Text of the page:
Many people complain that it's getting harder to tell right from wrong, truth from fiction, and reality from illusion in our society. Nowhere is this confusion of values more apparent than in the manipulation of our perceptions of and by conservative and commercial "public-interest" groups.
Since the 1960s, when America saw an unprecedented growth in grassroots, democratic, public-interest organizations such as the ACLU, Physicians for Social Responsibility, and the NAACP, commercial and conservative interests have been seeking ways to reclaim the moral high ground, or if not possible, to at least dilute the impact of these progressive organizations.
As an initial attempt, commercial interests came up with the idea of creating in-house front groups to counter those grassroots organizations which arose to combat industrial threats. These corporate constructs were ridiculed and dismissed as "astroturf" groups in recognition of their artificial nature. But corporate and special interests have come a long way since then.
First, industry groups and conservatives tapped their substantial financial advantage and the media's money-as-access attitude to monopolize the public dialogue on issues. Perhaps more importantly, since honest identification of the parties behind the message might negate or weaken that message, they concocted public-interest names that appeared progressive and grassroots. The task then, became one of marketing, and not simply of message.
As a result, and in the tradition of "trickle-down economics," "wise-use," and "getting big government out of our lives," the tobacco cartel monopolized the dialogue in those states considering restrictive legislation or higher cigarette taxes, camouflaged behind such names as "(Colorado) Citizens Against Tax Abuse and Government Waste" and "Minnesota Coalition of Responsible Retailers." Through such deceptions and the sheer and unchallenged volume of its messages, the tobacco industry was able to overcome significant initial public sentiment and defeat these proposals.
More recently the pharmaceutical industry, hidden behind the names "Citizens for Better Medicare" and "Senior Coalition", attempted to provoke a reflex among many older citizens to call their elected representatives and unwittingly support the industry's concealed agenda.
In the absence of publicly financed campaigns or restrictions on soft money contributions, astroturf organizations now not only present themselves as merely concerned citizens participating in the public debate, but do so with a new marketing sophistication. For example, two of the primary and original issues concerning the group Physicians for Social Responsibility were nuclear disarmament and the de-alerting of nuclear weapons. To combat PSR, which is a true grassroots organization championing a diversity of issues with chapters and members nationwide, the nuclear power industry decided to help construct a competing group, crudely cloned as Doctors for Disaster Preparedness.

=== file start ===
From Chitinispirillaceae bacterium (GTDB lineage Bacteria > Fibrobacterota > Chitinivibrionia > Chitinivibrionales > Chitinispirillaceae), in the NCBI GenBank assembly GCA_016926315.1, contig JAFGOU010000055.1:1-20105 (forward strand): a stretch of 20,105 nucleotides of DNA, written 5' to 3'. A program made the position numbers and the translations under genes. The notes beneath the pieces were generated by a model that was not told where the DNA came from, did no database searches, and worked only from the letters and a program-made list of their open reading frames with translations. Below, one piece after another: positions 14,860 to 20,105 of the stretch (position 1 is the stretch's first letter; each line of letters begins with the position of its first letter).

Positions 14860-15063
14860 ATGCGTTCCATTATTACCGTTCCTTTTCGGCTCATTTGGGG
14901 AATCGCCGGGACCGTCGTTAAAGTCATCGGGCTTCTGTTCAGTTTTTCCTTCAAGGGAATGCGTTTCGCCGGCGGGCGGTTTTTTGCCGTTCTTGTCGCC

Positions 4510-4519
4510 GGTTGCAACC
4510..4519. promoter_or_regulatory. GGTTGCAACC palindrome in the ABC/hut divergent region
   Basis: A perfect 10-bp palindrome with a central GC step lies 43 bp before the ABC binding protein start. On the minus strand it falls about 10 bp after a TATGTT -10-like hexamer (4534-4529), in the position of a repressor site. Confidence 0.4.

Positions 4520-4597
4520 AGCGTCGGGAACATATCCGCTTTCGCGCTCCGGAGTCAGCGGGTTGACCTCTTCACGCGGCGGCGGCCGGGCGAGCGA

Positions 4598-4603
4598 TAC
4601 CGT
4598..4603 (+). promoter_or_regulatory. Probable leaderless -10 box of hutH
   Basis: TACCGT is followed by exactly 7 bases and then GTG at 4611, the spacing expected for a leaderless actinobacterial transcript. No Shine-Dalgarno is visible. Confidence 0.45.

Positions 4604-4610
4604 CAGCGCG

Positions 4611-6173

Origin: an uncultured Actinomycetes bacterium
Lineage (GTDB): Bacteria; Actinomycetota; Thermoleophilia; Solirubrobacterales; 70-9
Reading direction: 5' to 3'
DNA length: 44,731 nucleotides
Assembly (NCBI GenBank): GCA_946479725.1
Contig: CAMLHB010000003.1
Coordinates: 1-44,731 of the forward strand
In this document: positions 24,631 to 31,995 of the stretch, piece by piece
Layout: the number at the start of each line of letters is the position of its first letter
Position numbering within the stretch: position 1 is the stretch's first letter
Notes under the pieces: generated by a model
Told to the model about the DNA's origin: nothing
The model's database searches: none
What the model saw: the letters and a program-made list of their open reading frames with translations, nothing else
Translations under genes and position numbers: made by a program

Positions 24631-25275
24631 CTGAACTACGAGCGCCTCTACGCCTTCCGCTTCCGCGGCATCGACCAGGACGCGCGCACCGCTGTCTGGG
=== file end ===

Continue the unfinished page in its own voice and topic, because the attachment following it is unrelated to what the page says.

Once created, a "spokesperson" for the DDP traveled the country, giving news conferences and issuing press releases disputing industry-threatening realities such as global-warming and the dangers of nuclear energy. Media, assuming that the DDP's junk science was backed by the weight and authority of a large, established, and legitimate organization, gave equal weight and "balance" to these positions. The true agenda of DDP, at its core this one individual, only becomes clear when the relationship to PSR, in both name and aim, is considered.
The American Civil Liberties Union is perhaps the only organization that can be counted on to defend the force and relevance of the Constitution against the constant barrage of attempts to weaken or marginalize it. The same can unfortunately not always be said of our elected officials or even our courts. Pat Robertson, TV evangelist and right-wing politician, envied the stature of the ACLU while resenting its actions and positions that were often in conflict with his own philosophies and goals. So he created a grassroots-sounding public-interest organization, the American Center for Law and Justice, recently in the news representing abortion opponents in court, to represent the legal rights of the religiously conservative. The name appropriation becomes apparent when we consider the initials ACLU, and then Robertson's ACLJ. But the ACLJ, despite Web sites, newsletters and the like, remains essentially Robertson and his chief counsel.
Those who would devalue grassroots organizations include cynical politicians who place their own agendas above honesty or integrity. During the Clarence Thomas hearings the Bush administration, disappointed by the lack of support from legitimate mainstream civil-rights organizations, encouraged and exploited in-name-only organizations created primarily to endorse Thomas' nomination. Today, one would be hard pressed to locate such groups as the Committee for the Betterment of Poor People (compare to the National Association for the Advancement of Colored People), as telephone listings or mentions on the internet subsequent to the hearings appear nonexistent.
A certain cynicism and questionable ethic emerges in all these deceptions and name appropriations. There is an obvious attempt to mislead and misdirect on the part of these conservative and industry groups, similar to the sleight-of-hand used by magicians. Unfortunately, the majority of citizens are unaware they are being subjected to an illusion. Gradually, in a society much in need of honesty and integrity, cynicism and the acceptance of a self-serving, situational ethic grows.
Harv Teitelbaum is a graduate student studying Environmental Leadership/Ecopsychology at Naropa University.
Copyright 2000 The Daily Camera